First, China’s system of multiparty cooperation under the leadership of the CPC has created a new model for relations between political parties. This model is characterized by consultation and cooperation, with the CPC acting as the political core. From the perspective of harmony and unity, the relations between China’s political parties have created a political environment in which a strong leadership core is accompanied by widespread political support; the promotion of democracy is accompanied by unity; harmony in diversity can prevent factional strife between political parties; and social stability can be maintained while fostering the harmonious coexistence of different parties. As such, these relations demonstrate a balance between uniformity and diversity. Second, the system whereby the CPC governs and the other political parties participate in governance represents a new model for governance by political parties. In China, the relationship between the CPC and the democratic parties is one in which one governs and the others participate in governance, and in which one leads and the others offer their cooperation. This is a new governance model that is able to avoid not only the centralization of power that is caused by the long-term governance of one party under a one-party system, but also the political opposition between the ruling party and the opposition that is caused by competition between different political parties under a two-party system or a multiparty system. As a result, this model facilitates social integration, political stability, social harmony, and close contact and coordination between all sectors of society. It encourages active, creative, and concerted efforts by all parties in the development of the country and society, and is conducive to achieving the unity and solidarity of the Chinese nation. Third, by defining the duties of the democratic parties as “political consultation, democratic oversight, and participation in the deliberation and administration of state affairs,” China has created a new form of democracy and enriched the concept of modern democracy. Just as electoral democracy and voting democracy are forms of democracy, consultative democracy and participatory democracy are also forms of democracy. Moreover, cooperative democracy, which is based on political rationality, is undoubtedly a form of modern democracy, one that accords more closely to human rationality than forms of democracy that are merely based on competition. China’s multiparty cooperation combines various forms of modern democracy, including cooperative democracy, consultative democracy, and participatory democracy. It accords with the contemporary global trends in the development of democracy, and has enriched the concept of modern democracy.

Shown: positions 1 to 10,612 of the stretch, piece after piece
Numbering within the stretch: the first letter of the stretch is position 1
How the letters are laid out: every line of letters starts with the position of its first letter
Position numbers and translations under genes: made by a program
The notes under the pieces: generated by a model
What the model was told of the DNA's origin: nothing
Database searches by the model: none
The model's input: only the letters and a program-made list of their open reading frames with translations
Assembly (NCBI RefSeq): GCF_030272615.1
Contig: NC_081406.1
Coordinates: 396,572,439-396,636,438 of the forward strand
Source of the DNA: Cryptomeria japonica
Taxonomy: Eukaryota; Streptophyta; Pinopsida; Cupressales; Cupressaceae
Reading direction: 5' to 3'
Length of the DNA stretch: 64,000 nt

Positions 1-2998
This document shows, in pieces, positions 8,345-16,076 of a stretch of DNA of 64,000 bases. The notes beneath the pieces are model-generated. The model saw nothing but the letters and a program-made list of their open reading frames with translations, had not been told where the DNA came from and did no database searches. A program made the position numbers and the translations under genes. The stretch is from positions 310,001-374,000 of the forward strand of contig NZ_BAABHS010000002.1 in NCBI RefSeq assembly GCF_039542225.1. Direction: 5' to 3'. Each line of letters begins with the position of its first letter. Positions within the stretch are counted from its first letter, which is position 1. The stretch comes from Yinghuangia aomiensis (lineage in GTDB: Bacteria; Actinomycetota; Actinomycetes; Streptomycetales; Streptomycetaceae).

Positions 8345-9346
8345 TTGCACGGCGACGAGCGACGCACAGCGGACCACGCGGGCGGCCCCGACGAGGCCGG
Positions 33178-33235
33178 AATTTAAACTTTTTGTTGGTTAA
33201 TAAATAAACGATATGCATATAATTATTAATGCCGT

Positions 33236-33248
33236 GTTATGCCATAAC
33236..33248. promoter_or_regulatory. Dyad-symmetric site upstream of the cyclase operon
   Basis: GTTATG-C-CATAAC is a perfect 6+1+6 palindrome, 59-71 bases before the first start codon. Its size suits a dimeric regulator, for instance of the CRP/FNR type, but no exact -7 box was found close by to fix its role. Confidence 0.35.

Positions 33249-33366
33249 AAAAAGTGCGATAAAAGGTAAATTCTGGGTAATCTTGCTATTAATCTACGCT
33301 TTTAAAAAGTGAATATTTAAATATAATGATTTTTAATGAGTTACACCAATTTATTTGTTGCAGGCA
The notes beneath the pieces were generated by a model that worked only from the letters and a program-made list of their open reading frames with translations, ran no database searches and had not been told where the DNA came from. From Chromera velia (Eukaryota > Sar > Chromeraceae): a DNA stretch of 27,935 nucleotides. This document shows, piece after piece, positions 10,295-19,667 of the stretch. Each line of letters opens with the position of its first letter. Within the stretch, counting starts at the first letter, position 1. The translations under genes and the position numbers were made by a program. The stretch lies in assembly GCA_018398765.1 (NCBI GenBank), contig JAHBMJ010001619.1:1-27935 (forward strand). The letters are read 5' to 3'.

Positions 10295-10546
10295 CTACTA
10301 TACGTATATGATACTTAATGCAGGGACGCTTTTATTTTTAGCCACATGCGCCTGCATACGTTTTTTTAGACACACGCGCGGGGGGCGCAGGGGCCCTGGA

(Originally appeared in Journal of the Party School of the CPC Central Committee, No.2, 2013)

The Advantages of China’s System in the Transfer of Power                             

Tu Haiming

China has achieved a smooth and calm transfer of power that began with the Eighteenth National Congress of the CPC in 2012 and ended with the National People’s Congress and the Chinese People’s Political Consultative Conference (CPPCC) in 2013. China has created a new model for the transfer of power that is different from that of the West. This may be referred to as the Chinese model for political succession, and China’s advantage in political development. Firstly, China has achieved the standardized and institutionalized transfer of power. China has a set of rules concerning the selection of outstanding political talent and the smooth transition of leadership. These rules, which are “Chinese advantages” in themselves, are the result of the pioneering efforts made by several generations of Chinese Communists since the CPC came to power over 60 years ago. Efforts to standardize and institutionalize the transfer of power have ensured the continuity of China’s development, thereby injecting new life into its political development. Secondly, the spirit of democracy is embodied in every aspect of China’s mechanisms for the selection of talent. The mode that the Party employs for the transfer of power consists of fostering officials, engaging in democratic consultations, and holding democratic elections. The Party often switches young officials between different positions to enrich their experience, enhance their abilities, broaden their horizons, and improve their overall competence. Moreover, whenever there is a change of leadership in important positions, we solicit opinions within the Party, and sometimes even consult with democratic parties, federations of industry and commerce, and personages with no party affiliation. In addition, leading officials at both central and local levels must undergo a process of democratic election in order to be promoted. Only by going through all these procedures will a leading official be able to rise above the competition. This set of mechanisms for selecting leading officials, though appearing simple on the surface, embodies the spirit of democracy in its every detail. Reflected in each of these details are the institutional guarantees provided by the Constitution and laws, and an entire set of organizational procedures and principles for the handover of power between old and young officials. Together, these elements constitute the steady Chinese model and China’s distinct advantage. Thirdly, the Chinese model for the transfer of power has been further improved. With over 80 million members, the CPC is the world’s largest political party; and with a population of over 1.3 billion, China is the world’s most populous country. Therefore, the smooth transfer of power at the highest level of the CPC benefits not only the Chinese people, but also the whole world.